This little, well actually not so little, guy was in the drive when I was on my way out the other day. It’s a yellow bellied slider. I’m venturing a guess that he was moving from one pond to another.
Here’s the story from the Ashland City Times!
Pictured are (from left) Phil Dawson, vice chairman; Janice Weiss, district secretary/technician; Edwin Hogan, member; Darwin Newton, member; David Shores, chairman; Wynne Luter, NRCS; Chase Coakley, NRCS; and Jonathan and Judith Smith. / Submitted photo
The Cheatham County Soil Conservation District hosted a pasture walk and awards day on May 3 at Happily Ever After Farm on Old Clarksville Pike in Joelton (owners Jonathan and Judith Smith).
About 65 landowners were welcomed by district chairman David Shores.
During the pasture walk, attendees were given information on a number of topics by special guests.
Following the pasture walk, the district supervisor’s grilled grass fed beef burgers that came from the Smith’s farm.
After lunch the district announced its “2012 Conservation Farmer of the Year” award winner — Jonathan D. Smith.
About six years ago divine circumstances led to the purchase of his existing farm, which under former ownership the property was used for horse pasture and livestock had unlimited access to the pond and creek, and pastures were overgrazed and compacted.
Smith attended Master Beef Producer classes and became a Master Beef Producer. In 2010, Smith began participating with the Cheatham County SCD and Natural Resource Conservation Service.
Since then they have partnered to produce a Forest Management Plan, which developed management strategies to meet his conservation and economic forest goals.
The district has worked extensively together in the development of infrastructure needed to facilitate a prescribed grazing system.
Practices have included permanent and temporary cross fencing, livestock water well and a solar powered pumping plant, livestock pipeline and watering facilities.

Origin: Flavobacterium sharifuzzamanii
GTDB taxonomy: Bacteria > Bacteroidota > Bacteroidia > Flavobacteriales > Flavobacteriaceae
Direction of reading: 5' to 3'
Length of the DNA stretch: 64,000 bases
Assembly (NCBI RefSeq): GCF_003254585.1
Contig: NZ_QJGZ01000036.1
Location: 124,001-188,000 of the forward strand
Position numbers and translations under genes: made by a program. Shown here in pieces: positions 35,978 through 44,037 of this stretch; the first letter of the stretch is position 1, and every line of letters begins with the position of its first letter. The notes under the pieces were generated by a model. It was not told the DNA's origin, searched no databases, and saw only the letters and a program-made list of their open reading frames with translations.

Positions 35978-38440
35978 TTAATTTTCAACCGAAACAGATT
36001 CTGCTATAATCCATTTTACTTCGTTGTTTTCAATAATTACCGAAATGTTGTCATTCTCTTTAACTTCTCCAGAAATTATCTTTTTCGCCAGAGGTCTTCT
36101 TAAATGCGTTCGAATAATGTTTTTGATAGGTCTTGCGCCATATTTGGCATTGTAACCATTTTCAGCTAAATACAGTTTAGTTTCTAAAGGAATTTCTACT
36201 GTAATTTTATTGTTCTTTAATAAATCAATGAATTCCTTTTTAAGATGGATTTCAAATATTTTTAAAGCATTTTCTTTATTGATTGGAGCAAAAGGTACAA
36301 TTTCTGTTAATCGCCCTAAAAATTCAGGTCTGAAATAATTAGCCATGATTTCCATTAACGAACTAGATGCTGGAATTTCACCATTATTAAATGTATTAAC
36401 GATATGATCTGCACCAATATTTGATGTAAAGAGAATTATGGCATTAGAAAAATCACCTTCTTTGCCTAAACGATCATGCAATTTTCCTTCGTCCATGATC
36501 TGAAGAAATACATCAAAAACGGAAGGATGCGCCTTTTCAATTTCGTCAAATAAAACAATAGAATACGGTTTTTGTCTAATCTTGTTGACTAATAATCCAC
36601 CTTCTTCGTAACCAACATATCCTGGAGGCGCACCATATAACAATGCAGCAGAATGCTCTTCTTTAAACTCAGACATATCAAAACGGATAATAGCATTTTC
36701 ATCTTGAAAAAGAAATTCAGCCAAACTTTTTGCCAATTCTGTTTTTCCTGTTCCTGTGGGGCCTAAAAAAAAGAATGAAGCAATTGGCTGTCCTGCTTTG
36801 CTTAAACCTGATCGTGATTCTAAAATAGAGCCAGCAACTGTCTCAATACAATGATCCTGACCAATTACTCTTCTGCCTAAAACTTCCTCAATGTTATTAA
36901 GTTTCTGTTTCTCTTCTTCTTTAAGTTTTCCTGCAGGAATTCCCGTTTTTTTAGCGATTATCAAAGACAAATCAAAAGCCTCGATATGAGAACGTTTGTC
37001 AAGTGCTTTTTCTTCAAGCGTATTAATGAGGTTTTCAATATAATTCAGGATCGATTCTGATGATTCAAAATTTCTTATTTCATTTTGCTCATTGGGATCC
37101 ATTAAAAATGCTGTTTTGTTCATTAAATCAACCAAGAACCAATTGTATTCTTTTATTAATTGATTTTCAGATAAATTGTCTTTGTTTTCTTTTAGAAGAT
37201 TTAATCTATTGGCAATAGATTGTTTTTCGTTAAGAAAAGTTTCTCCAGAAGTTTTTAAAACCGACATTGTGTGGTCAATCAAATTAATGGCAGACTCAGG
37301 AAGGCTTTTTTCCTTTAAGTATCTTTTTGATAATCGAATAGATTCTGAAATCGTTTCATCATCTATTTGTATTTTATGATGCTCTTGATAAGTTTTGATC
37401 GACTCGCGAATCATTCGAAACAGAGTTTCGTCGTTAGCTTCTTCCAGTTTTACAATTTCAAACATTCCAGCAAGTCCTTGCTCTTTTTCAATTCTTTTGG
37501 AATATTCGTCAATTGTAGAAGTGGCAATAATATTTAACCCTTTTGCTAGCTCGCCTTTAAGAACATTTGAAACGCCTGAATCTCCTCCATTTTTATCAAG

Smith has balanced his livestock stocking rate and rotates his cattle on a one to three day basis so to maximize forage growth. He has taken it upon himself to exclude his livestock from natural surface water sources. His pastures have been inter-seeded with legumes and pollination has been improved by keeping two hives of bees on the property.
A group of layer hens and multiple crops of broiler chickens are rotated behind cattle; a great method for cycling nutrients and producing some healthy chickens.
The culmination of the Smith’s efforts has allowed them to now offer grass-finished USDA certified beef, pastured poultry and free range organic eggs. None of the animals are given antibiotics or hormones. Farm management practices follow organic guidelines.
The Smiths believe firmly in the principle of growing healthy natural foods. Smith has recently applied for the USDA-NRCS Conservation Stewardship Program in an effort to further improve his farm.
The Cheatham County SCD also announces the election of Darwin Newton of Pleasant View to the district board.
Newton has a bachelor’s degree in agriculture and biology and a master’s degree in plant physiology. He is currently employed by Western Kentucky University, working with the university and USDA Agriculture Research Service in animal waste management research and is the president and CEO of Soil Search of Tennessee Inc. (Enviromental Consulting Company).